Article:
The field of environmental engineering is developing as a result of changing environmental requirements. In response, environmental engineering education (E3) needs to ensure that it provides students with the necessary tools to address these challenges. In this paper the current status and future development of E3 is evaluated based on a questionnaire sent to universities and potential employers of E3 graduates. With increasing demands on environmental quality, the complexity of environmental engineering problems to be solved can be expected to increase. To find solutions environmental engineers will need to work in interdisciplinary teams. Based on the questionnaire there was a broad agreement that the best way to prepare students for these future challenges is to provide them with a fundamental education in basic sciences and related engineering fields. Many exciting developments in the environmental engineering profession will be located at the interface between engineering, science, and society. Aspects of all three areas need to be included in E3 and the student needs to be exposed to the tensions associated with linking the three.

  20. Performance Evaluation of the New Compound-Carrier-Modulated Signal for Future Navigation Signals

    Directory of Open Access Journals (Sweden)

    Ruidan Luo

    2016-01-01

    Full Text Available Navigation Signal based on Compound Carrier (NSCC, is proposed as the potential future global navigation satellite system (GNSS signal modulation scheme. NSCC, a kind of multi-carrier (MC signal, is generated by superposition and multi-parameter adjustment of sub-carriers. Therefore, a judious choice of parameter configation is needed. The main objective of this paper is to investigate the performance of the NSCC which is influenced by these parameters and to demonstrate its structure characteristics and superiority, employing a comprehensive evaluation system. The results show that the proposed NSCC signal processes full spectral efficiency and limited out of band (OOB emissions, satisfying the demands of crowed frequency resources. It also presents better performance in terms of spectral separation coefficients (SSCs, tracking accuracy, multipath mitigation capability and anti-jamming reduction compared with the legacy navigation signals. NSCC modulation represents a serious candidate for navigation satellite augmentation systems, especially for signals applied in challenging environments.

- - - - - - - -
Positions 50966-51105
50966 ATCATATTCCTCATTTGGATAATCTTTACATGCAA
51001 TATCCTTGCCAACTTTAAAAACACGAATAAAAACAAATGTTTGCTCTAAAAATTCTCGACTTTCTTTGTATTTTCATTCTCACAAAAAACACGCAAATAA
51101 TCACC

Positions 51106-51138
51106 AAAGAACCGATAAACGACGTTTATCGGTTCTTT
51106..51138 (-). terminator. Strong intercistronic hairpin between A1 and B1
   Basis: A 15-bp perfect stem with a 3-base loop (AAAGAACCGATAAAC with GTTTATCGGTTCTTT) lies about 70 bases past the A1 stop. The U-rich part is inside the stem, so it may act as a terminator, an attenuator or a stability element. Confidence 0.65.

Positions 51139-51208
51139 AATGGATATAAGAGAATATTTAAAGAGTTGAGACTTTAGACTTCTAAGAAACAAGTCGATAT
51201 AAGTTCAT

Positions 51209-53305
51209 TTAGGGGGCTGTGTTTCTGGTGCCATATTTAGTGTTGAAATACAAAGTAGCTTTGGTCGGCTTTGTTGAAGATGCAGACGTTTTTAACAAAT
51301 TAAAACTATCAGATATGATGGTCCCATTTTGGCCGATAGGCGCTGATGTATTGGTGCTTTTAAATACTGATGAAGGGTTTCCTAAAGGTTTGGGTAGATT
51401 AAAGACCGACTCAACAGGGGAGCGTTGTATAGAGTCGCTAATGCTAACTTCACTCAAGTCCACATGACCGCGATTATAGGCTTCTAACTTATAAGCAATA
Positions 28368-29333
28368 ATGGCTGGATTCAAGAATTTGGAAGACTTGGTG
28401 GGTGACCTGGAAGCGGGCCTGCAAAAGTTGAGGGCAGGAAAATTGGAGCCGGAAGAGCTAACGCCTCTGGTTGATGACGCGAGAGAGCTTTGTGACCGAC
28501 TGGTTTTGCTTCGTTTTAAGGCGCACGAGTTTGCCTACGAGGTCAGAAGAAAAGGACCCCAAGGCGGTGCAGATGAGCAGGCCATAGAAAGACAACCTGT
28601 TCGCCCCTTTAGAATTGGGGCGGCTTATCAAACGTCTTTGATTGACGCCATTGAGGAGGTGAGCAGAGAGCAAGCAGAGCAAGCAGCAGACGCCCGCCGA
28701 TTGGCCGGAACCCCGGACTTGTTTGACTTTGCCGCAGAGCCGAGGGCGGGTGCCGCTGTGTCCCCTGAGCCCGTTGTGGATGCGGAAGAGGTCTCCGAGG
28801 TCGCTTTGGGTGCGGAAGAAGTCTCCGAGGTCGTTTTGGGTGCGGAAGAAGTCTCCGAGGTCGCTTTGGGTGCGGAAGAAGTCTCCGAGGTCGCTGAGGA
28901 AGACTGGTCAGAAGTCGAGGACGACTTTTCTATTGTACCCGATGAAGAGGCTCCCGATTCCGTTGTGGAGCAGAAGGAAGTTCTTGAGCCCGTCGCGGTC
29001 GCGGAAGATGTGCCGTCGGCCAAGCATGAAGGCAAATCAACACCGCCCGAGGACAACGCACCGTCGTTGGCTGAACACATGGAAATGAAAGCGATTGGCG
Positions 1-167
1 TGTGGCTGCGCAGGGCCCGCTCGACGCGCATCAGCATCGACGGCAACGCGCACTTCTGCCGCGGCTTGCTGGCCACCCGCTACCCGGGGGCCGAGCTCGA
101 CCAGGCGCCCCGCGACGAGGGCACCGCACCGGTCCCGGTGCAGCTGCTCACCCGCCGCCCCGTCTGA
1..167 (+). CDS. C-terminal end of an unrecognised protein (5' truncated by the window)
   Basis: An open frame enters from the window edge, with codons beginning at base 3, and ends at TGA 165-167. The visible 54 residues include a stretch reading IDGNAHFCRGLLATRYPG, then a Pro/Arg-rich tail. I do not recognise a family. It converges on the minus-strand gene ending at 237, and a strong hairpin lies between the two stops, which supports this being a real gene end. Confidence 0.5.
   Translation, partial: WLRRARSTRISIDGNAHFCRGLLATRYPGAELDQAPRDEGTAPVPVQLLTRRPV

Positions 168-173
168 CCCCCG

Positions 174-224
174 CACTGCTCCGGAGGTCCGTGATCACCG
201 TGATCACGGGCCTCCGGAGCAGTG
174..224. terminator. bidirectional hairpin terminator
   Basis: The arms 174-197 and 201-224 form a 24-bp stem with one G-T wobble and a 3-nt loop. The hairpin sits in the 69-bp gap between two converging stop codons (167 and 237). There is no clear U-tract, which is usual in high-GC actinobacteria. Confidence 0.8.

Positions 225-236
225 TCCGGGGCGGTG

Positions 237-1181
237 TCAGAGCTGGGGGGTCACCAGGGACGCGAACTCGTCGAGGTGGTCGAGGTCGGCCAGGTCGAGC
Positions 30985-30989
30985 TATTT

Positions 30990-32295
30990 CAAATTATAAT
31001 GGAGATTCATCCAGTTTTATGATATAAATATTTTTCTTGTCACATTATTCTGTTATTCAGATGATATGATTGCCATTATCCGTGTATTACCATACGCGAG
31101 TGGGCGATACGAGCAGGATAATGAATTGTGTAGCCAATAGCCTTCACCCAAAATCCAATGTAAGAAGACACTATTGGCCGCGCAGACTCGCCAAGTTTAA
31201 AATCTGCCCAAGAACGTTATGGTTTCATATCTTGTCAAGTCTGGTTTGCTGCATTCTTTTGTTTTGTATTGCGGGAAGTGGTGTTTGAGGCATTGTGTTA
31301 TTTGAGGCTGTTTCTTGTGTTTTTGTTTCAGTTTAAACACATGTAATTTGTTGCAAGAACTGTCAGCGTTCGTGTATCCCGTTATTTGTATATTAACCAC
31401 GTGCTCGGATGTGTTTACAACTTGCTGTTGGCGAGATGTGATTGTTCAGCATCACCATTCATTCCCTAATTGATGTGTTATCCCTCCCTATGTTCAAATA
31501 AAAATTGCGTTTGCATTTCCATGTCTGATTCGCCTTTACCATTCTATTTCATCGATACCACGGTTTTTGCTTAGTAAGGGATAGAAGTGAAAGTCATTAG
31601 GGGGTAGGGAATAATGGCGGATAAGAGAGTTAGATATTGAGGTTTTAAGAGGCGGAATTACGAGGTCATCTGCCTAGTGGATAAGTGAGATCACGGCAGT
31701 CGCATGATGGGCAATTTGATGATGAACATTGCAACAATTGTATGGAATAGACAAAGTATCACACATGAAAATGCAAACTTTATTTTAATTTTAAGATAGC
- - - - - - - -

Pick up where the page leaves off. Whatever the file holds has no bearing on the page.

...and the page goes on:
1. HASSET: a probability event tree tool to evaluate future volcanic scenarios using Bayesian inference

    Science.gov (United States)

    Sobradelo, Rosa; Bartolini, Stefania; Martí, Joan

    2014-01-01

    Event tree structures constitute one of the most useful and necessary tools in modern volcanology for assessment of hazards from future volcanic scenarios (those that culminate in an eruptive event as well as those that do not). They are particularly relevant for evaluation of long- and short-term probabilities of occurrence of possible volcanic scenarios and their potential impacts on urbanized areas. In this paper, we introduce Hazard Assessment Event Tree (HASSET), a probability tool, built on an event tree structure that uses Bayesian inference to estimate the probability of occurrence of a future volcanic scenario and to evaluate the most relevant sources of uncertainty from the corresponding volcanic system. HASSET includes hazard assessment of noneruptive and nonmagmatic volcanic scenarios, that is, episodes of unrest that do not evolve into volcanic eruption but have an associated volcanic hazard (e.g., sector collapse and phreatic explosion), as well as unrest episodes triggered by external triggers rather than the magmatic system alone. Additionally, HASSET introduces the Delta method to assess precision of the probability estimates, by reporting a 1 standard deviation variability interval around the expected value for each scenario. HASSET is presented as a free software package in the form of a plug-in for the open source geographic information system Quantum Gis (QGIS), providing a graphically supported computation of the event tree structure in an interactive and user-friendly way. We also include further in-depth explanations for each node together with an application of HASSET to Teide-Pico Viejo volcanic complex (Spain).

  2. Future Arctic marine access: analysis and evaluation of observations, models, and projections of sea ice

    Directory of Open Access Journals (Sweden)

    T. S. Rogers

    2013-02-01